Western Cape transport MEC Robin Carlisle is against a proposed national measure to impose a zero limit on drinking and driving, it was reported on Monday.
The Cape Argus reported that Carlisle had written to National Transport Minister Ben Martins to inform him of his concern.
He argued that the country did not have a structure in place to manage and enforce such a law, because of the turnaround time for blood tests and the lack of breathalysing at national road blocks, except by Western Cape and metro traffic.
"Also, virtually all of the countries with the best safety records — Britain, France, Germany, the United States and Australia — have some sort of minimum legal alcohol level that can be tested for in drivers," he told the newspaper.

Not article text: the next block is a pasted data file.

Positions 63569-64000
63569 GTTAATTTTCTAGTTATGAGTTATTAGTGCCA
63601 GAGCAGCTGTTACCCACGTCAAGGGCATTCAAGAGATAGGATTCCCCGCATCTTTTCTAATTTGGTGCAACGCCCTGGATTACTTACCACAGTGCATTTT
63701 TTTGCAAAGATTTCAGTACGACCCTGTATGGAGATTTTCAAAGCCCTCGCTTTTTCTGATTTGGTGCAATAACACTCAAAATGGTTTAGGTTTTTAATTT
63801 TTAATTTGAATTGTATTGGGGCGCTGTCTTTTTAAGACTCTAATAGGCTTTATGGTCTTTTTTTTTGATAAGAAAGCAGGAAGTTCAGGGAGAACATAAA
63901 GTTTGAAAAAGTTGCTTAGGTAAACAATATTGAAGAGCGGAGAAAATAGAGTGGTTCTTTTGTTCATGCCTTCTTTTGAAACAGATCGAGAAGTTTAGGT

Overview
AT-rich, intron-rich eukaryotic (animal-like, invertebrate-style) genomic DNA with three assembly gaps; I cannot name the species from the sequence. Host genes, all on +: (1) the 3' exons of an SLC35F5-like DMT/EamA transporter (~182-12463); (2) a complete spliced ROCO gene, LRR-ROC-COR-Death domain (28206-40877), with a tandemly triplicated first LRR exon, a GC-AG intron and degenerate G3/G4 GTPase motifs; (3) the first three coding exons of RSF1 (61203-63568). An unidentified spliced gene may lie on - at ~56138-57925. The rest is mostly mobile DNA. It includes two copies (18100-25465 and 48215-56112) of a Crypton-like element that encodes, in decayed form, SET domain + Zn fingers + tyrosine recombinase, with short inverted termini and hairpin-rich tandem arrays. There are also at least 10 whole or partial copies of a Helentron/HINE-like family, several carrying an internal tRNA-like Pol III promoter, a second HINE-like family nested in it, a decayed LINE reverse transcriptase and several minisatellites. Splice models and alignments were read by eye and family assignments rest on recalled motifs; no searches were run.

He reportedly proposed that more effort be put into improving the turnaround time for blood results at state laboratories and into behaviour-changing campaigns.
The Cape Argus reported that the national transport ministry recently put forward a case for lowering the legal blood-alcohol level to zero in a presentation to the inter-ministerial committee on substance abuse.
The committee, headed by Social Development Minister Bathabile Dlamini, reportedly agreed with and accepted the department's proposal.
"The majority of accidents that occur in South Africa are alcohol related, and the inter-ministerial committee feels a zero tolerance approach would help to curb this scourge," Dlamini's spokesperson Lumka Oliphant was quoted as saying.